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Electromagnetic Induction

A presentation about electromagnetic induction for Engineering.

Kayla Winkler

on 10 May 2011

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Transcript of Electromagnetic Induction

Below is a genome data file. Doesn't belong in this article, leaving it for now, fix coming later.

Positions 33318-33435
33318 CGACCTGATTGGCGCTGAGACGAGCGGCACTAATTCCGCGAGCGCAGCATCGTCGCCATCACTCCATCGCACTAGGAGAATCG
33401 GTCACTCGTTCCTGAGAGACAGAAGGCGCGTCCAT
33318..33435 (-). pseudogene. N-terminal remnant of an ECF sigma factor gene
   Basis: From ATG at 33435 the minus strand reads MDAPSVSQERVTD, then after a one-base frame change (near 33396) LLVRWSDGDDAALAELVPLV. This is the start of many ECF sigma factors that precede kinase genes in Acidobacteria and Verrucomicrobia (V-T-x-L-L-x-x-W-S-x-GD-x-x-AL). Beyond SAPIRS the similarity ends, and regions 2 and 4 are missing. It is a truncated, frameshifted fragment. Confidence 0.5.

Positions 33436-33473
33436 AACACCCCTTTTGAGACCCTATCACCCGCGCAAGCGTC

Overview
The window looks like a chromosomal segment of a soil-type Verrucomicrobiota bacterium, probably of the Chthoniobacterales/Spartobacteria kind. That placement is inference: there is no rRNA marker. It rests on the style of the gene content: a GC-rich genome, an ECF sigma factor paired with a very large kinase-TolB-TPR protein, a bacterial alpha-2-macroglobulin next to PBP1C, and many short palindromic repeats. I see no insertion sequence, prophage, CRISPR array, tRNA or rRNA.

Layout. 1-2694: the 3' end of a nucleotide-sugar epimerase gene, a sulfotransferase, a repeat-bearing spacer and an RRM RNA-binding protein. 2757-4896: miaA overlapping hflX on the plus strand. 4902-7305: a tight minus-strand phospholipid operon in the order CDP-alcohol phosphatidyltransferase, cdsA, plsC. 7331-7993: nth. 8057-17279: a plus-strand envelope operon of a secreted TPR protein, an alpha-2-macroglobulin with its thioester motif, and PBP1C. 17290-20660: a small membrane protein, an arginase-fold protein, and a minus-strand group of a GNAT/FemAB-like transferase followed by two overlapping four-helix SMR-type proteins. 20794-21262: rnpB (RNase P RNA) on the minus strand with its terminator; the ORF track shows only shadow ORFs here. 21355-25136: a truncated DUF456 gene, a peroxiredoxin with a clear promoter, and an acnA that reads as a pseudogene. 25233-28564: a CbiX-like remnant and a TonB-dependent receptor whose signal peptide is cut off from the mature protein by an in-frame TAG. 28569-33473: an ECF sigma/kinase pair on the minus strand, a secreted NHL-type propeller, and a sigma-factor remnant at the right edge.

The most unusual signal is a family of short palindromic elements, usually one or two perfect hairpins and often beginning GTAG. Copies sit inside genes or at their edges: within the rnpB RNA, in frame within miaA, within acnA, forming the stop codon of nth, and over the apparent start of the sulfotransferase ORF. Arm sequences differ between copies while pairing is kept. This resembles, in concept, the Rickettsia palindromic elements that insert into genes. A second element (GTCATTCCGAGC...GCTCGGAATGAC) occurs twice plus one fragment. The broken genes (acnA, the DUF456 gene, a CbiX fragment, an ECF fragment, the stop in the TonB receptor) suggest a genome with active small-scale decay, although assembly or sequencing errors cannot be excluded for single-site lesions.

Electromagnetic Induction What is electromagnetic induction? Electromagnetic induction is not a complex concept. When a wire moves through a magnetic field, a force acts on the charges of the wire. Their potential energy is increased, which means their potential difference is increased. This is called inducing an EMF, EMF stands for electromotive force, but it's not really a force at all. It's measured in volts, just like potential energy. Electromotive force in volts equals the magnetic induction times the length of the wire times the velocity of the wire. How was electromagnetic induction discovered? In 1831, Michael Faraday made his discovery of electromagnetic induction. Michael Faraday He hypothesized that changing a magnetic field was needed to make a current in a circuit. To test this, he made a coil by wrapping wire around a paper cylinder. He then connected the wire to a galvanometer, which is an electric current detector. Galvanometer When a magnet was moved through the cylinder, the needle moved. Everytime the magnet stopped (didn't move), the needle copied the action by not moving. “I am busy just now again on electro-magnetism, and think I have got hold of a good thing, but can't say. It may be a weed instead of a fish that, after all my labor, I may at last pull up.” -Michael Faraday Faraday's Law of Induction Faraday's law of induction is everything that has been talked about, in other words, his laws summarizes the ways voltage can be generated. What is electromagnetic induction used for? Electromagnetic induction is most commonly used for electrical generators to produce electricity. Presentation by Kayla Winkler and Ginelle Judge Resources http://micro.magnet.fsu.edu/electromag/java/faraday2/
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